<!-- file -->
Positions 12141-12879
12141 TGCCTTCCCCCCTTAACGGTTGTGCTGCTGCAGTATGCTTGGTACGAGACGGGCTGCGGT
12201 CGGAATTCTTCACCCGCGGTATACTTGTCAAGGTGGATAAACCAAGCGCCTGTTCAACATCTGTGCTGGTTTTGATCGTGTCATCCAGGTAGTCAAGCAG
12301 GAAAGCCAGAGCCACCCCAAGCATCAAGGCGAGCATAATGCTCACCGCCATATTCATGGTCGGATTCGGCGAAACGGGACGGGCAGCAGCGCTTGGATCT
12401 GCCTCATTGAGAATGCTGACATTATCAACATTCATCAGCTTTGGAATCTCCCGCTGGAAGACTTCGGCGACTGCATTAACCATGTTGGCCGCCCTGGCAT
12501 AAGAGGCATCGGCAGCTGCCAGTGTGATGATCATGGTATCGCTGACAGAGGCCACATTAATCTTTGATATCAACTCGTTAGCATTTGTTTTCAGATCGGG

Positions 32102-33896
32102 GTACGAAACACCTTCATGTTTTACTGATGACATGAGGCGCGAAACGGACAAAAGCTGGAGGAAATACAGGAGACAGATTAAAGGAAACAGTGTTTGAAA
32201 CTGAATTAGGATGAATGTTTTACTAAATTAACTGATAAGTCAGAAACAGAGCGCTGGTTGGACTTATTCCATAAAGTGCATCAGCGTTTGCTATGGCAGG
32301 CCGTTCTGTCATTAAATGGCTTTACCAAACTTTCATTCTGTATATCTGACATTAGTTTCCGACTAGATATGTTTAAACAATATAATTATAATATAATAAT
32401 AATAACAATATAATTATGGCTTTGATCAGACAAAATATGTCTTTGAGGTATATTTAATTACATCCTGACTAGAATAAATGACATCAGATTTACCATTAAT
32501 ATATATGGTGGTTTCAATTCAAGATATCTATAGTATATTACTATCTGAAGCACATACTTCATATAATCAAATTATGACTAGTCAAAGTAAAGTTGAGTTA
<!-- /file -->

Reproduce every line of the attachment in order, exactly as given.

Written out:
Positions 12141-12879
12141 TGCCTTCCCCCCTTAACGGTTGTGCTGCTGCAGTATGCTTGGTACGAGACGGGCTGCGGT
12201 CGGAATTCTTCACCCGCGGTATACTTGTCAAGGTGGATAAACCAAGCGCCTGTTCAACATCTGTGCTGGTTTTGATCGTGTCATCCAGGTAGTCAAGCAG
12301 GAAAGCCAGAGCCACCCCAAGCATCAAGGCGAGCATAATGCTCACCGCCATATTCATGGTCGGATTCGGCGAAACGGGACGGGCAGCAGCGCTTGGATCT
12401 GCCTCATTGAGAATGCTGACATTATCAACATTCATCAGCTTTGGAATCTCCCGCTGGAAGACTTCGGCGACTGCATTAACCATGTTGGCCGCCCTGGCAT
12501 AAGAGGCATCGGCAGCTGCCAGTGTGATGATCATGGTATCGCTGACAGAGGCCACATTAATCTTTGATATCAACTCGTTAGCATTTGTTTTCAGATCGGG

Positions 32102-33896
32102 GTACGAAACACCTTCATGTTTTACTGATGACATGAGGCGCGAAACGGACAAAAGCTGGAGGAAATACAGGAGACAGATTAAAGGAAACAGTGTTTGAAA
32201 CTGAATTAGGATGAATGTTTTACTAAATTAACTGATAAGTCAGAAACAGAGCGCTGGTTGGACTTATTCCATAAAGTGCATCAGCGTTTGCTATGGCAGG
32301 CCGTTCTGTCATTAAATGGCTTTACCAAACTTTCATTCTGTATATCTGACATTAGTTTCCGACTAGATATGTTTAAACAATATAATTATAATATAATAAT
32401 AATAACAATATAATTATGGCTTTGATCAGACAAAATATGTCTTTGAGGTATATTTAATTACATCCTGACTAGAATAAATGACATCAGATTTACCATTAAT
32501 ATATATGGTGGTTTCAATTCAAGATATCTATAGTATATTACTATCTGAAGCACATACTTCATATAATCAAATTATGACTAGTCAAAGTAAAGTTGAGTTA